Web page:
Capricans live a very cosmopolitan life with a prosperous economy, and have access to the latest technological conveniences. They appear to be accepting of just about any lifestyle, and with few reservations, seem to live and let live. According to Doctor Gaius Baltar, Caprica was the "seat of politics, culture, art, science and learning." He considered being Caprican to be prestigious in and of itself. The official language of Caprica is Caprican, which is equivalent to modern English, and is spoken throughout the Colonies. The national anthem of Caprica is Caprica Abides.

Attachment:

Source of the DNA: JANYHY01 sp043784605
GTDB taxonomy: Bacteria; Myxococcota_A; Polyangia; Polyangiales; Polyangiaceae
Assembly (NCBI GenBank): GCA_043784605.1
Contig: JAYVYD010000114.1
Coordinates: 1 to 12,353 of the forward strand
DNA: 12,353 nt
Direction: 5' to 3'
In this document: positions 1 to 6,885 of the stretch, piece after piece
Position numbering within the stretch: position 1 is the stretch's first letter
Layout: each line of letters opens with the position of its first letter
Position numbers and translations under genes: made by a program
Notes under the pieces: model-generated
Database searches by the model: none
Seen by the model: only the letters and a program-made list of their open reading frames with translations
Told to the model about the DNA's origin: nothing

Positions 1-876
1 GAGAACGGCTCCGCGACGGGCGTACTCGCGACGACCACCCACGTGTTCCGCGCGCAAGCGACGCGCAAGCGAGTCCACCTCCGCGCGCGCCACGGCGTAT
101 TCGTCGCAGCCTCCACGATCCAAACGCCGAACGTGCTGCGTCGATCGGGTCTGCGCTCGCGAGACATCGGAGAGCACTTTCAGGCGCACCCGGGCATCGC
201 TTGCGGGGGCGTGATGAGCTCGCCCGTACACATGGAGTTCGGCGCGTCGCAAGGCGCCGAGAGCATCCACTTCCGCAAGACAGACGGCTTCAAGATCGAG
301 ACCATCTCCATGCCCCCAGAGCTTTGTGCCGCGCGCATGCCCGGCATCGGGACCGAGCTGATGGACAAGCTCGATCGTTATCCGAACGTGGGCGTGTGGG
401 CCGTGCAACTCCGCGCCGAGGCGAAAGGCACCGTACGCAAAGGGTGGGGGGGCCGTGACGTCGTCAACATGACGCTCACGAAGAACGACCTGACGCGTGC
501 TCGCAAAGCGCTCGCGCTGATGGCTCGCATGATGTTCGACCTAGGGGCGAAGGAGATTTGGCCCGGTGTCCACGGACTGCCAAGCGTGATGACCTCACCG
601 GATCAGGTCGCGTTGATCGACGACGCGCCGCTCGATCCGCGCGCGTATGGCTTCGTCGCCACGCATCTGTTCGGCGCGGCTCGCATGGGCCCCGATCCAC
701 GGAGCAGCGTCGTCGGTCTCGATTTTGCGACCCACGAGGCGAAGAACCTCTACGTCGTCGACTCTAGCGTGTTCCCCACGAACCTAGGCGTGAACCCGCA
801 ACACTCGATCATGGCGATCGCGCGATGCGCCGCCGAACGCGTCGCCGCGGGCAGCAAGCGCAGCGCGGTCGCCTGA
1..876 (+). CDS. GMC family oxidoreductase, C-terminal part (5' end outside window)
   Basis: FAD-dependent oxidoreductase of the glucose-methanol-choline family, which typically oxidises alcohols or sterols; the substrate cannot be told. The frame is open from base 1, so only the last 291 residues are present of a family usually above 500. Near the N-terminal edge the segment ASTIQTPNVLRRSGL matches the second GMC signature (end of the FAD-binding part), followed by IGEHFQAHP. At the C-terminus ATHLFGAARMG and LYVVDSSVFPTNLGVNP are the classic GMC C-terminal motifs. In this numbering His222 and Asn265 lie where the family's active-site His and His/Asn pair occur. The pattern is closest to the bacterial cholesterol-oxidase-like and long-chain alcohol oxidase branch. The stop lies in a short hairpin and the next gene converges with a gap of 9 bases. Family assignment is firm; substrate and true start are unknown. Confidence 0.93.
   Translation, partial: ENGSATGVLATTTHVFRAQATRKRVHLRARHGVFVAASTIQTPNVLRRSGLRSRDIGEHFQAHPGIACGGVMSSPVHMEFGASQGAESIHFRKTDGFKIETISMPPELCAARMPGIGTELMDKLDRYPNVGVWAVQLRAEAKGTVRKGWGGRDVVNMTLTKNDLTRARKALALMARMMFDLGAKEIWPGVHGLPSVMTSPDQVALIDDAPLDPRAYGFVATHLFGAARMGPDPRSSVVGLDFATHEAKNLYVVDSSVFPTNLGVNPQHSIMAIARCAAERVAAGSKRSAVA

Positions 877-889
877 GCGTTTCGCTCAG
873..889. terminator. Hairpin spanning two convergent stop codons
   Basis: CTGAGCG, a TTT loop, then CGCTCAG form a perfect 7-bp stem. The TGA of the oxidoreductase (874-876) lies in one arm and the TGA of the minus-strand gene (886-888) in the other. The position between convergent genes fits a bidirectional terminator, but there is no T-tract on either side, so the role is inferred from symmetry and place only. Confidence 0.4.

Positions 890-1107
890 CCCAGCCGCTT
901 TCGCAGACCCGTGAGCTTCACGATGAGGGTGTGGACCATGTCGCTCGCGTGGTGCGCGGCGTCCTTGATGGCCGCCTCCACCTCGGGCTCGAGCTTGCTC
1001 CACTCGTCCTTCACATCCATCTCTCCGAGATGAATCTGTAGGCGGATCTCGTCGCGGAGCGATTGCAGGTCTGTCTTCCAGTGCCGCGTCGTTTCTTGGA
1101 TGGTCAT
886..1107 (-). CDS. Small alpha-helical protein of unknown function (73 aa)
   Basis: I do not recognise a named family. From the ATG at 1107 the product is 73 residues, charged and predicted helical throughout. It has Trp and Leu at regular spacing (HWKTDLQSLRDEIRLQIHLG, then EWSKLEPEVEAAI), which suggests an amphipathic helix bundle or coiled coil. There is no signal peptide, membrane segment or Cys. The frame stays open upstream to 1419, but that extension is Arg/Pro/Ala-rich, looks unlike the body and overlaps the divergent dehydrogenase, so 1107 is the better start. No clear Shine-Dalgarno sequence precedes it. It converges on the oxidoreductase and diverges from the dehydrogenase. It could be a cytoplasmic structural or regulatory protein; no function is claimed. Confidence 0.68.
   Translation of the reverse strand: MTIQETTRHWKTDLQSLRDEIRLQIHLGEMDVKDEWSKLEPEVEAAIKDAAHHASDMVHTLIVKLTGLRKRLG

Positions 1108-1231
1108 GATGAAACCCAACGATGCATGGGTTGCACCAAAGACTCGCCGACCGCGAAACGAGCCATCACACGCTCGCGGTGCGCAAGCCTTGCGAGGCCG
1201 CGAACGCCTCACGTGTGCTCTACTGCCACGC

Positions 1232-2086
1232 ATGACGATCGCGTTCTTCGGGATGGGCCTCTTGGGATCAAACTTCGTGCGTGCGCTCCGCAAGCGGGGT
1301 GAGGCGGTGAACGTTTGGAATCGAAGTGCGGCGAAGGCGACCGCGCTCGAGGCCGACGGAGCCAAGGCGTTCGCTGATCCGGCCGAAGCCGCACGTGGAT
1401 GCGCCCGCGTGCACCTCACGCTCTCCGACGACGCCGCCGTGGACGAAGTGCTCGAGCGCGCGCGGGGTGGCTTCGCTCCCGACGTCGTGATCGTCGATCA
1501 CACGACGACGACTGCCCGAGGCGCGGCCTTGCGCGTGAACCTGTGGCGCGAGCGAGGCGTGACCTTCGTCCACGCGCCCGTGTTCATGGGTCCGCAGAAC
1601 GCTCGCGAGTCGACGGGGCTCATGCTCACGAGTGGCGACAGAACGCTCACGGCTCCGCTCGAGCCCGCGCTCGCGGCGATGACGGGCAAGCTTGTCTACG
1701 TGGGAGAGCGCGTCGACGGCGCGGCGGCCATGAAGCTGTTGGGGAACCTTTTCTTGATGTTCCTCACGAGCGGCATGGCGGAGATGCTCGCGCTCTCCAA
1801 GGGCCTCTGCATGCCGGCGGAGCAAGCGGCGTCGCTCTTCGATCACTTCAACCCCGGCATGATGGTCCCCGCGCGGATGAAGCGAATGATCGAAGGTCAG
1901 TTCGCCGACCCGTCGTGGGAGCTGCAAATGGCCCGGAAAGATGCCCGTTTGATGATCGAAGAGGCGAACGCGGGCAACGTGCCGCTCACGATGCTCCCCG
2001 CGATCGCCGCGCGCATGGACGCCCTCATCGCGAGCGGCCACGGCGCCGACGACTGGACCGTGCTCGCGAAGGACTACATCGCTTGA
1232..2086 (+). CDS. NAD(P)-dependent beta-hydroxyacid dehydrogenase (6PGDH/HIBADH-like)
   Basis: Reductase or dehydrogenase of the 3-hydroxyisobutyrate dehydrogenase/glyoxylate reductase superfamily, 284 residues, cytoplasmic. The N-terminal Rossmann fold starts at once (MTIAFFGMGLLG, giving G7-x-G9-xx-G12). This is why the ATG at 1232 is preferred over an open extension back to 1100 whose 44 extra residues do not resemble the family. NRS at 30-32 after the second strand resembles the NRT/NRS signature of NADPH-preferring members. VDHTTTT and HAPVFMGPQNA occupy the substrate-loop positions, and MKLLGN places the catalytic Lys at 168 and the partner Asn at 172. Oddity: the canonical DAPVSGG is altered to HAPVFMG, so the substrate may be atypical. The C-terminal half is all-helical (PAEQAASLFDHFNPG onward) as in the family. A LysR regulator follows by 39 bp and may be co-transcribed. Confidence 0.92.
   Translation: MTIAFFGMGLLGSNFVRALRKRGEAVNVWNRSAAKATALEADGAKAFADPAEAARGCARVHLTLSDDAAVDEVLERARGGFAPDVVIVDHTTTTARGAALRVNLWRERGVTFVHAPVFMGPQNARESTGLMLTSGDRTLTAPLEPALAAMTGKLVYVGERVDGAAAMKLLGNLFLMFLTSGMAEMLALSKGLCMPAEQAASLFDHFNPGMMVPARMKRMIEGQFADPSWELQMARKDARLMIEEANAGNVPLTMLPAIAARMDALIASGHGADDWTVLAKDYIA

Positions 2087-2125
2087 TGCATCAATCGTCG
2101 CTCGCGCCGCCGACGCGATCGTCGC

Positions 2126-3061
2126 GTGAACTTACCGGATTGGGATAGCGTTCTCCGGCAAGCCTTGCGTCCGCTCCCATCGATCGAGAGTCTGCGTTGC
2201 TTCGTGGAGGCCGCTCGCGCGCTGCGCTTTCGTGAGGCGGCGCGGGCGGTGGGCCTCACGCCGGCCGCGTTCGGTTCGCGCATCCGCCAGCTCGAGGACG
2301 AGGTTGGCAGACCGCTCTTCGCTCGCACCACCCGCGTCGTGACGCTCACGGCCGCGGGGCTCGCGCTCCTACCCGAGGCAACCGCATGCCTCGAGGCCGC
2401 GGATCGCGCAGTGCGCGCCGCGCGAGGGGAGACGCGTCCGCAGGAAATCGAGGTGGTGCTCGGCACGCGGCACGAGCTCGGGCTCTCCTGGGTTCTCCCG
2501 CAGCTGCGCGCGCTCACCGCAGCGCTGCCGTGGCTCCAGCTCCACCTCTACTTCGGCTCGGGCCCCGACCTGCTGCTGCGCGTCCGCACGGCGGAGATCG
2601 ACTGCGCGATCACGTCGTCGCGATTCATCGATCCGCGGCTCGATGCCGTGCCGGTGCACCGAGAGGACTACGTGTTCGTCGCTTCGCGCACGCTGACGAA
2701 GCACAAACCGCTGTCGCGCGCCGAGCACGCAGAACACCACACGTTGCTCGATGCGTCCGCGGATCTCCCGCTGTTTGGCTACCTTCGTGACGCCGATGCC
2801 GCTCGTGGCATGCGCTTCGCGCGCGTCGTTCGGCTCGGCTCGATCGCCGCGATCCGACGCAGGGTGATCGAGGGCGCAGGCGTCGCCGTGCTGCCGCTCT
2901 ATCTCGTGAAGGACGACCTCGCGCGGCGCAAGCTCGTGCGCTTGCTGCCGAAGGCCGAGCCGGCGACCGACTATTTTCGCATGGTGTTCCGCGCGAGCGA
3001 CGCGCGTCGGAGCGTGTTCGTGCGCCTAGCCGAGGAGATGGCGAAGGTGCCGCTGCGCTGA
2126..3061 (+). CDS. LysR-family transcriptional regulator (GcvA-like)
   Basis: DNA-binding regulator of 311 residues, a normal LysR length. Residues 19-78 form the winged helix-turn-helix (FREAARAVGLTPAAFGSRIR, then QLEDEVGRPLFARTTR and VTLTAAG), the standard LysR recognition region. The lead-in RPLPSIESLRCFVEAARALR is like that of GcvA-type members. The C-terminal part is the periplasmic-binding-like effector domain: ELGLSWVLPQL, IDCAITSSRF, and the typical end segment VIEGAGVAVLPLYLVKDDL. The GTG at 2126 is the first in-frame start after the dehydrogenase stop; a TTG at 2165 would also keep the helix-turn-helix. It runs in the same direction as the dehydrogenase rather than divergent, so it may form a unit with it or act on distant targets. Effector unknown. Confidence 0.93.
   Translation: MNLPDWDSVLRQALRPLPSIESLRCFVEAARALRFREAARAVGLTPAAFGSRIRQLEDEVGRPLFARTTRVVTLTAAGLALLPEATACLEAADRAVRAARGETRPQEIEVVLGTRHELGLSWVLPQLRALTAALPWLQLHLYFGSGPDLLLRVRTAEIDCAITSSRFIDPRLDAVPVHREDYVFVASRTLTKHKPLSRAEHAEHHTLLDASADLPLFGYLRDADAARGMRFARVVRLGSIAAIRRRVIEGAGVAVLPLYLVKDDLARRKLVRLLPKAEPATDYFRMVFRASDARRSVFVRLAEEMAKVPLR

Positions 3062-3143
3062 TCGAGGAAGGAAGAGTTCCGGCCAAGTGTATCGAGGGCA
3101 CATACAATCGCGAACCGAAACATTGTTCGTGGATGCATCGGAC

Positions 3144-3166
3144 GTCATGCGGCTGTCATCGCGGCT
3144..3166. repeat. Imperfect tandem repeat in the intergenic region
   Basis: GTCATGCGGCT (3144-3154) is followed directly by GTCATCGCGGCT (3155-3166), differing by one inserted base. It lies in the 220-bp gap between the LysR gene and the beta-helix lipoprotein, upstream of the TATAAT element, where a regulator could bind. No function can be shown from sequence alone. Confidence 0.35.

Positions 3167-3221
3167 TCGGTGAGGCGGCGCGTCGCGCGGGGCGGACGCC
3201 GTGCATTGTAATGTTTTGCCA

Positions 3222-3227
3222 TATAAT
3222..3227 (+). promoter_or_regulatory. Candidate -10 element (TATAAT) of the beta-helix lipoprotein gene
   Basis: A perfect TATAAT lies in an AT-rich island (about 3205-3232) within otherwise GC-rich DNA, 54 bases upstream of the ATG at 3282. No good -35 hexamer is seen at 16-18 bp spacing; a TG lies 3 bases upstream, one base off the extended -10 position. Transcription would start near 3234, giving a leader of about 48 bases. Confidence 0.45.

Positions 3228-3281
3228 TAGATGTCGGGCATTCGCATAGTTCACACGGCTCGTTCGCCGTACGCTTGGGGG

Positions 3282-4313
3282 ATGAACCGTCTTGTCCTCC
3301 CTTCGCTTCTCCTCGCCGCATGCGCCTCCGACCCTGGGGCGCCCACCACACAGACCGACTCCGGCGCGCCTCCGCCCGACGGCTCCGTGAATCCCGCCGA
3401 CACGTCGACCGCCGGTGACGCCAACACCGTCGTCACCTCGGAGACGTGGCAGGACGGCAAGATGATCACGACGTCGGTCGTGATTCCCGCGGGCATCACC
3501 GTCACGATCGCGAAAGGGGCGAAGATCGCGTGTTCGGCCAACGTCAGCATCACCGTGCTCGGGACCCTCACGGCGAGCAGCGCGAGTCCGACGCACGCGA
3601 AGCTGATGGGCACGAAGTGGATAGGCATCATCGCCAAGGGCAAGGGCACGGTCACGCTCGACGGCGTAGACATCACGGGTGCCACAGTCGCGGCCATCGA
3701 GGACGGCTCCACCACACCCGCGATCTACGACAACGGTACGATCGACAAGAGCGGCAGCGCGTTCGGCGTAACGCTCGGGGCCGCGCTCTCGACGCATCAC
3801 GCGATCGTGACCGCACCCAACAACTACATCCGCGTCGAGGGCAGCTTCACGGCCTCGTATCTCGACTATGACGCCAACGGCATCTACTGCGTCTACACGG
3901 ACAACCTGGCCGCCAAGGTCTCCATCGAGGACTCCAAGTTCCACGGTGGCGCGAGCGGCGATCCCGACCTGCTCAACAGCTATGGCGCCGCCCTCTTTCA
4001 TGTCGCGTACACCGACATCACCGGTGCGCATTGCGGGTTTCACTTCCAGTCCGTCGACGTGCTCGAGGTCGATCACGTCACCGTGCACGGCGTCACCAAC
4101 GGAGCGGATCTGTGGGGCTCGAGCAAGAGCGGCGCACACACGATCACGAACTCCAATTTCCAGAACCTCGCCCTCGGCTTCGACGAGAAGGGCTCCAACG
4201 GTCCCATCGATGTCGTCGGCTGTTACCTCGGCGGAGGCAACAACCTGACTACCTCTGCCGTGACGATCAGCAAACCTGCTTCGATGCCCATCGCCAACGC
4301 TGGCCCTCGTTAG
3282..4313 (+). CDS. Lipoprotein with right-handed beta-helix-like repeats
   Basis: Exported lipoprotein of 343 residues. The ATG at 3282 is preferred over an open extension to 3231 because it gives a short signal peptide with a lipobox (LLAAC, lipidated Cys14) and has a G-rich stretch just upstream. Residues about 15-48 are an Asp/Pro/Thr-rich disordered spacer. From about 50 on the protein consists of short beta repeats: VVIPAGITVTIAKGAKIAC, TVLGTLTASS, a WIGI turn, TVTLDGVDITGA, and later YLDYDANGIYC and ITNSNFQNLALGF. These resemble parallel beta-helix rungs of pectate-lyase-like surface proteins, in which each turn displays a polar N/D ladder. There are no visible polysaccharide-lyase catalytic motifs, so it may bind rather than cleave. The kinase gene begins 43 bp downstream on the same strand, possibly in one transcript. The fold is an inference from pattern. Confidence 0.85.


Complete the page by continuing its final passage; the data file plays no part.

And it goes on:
Taurons are a people who have been hardened by battle, having lived with war and death for a very long time. Periods of civil unrest on their home world has instilled a degree of Trojan battle hardness and a practical, no-nonsense attitude toward life in general. Taurons are loyal, and are seen to never forgive a betrayal or any form of treachery. The patron gods of the Taurons are Jupiter, Diana, Mars, and Venus. The Tauron government is a democracy, with Ha'la'tha syndicate leaders installed within. Tauron's primary source of income is the cattle trade, and a Tauron steak is considered the best in the Colonies. The language of the Tauron people is similar to Ancient Greek and Modern Greek. The country highly resembles northern Mexico, the southwest region of the United States, Italy and Greece; with similar looking people, architecture, and traditions.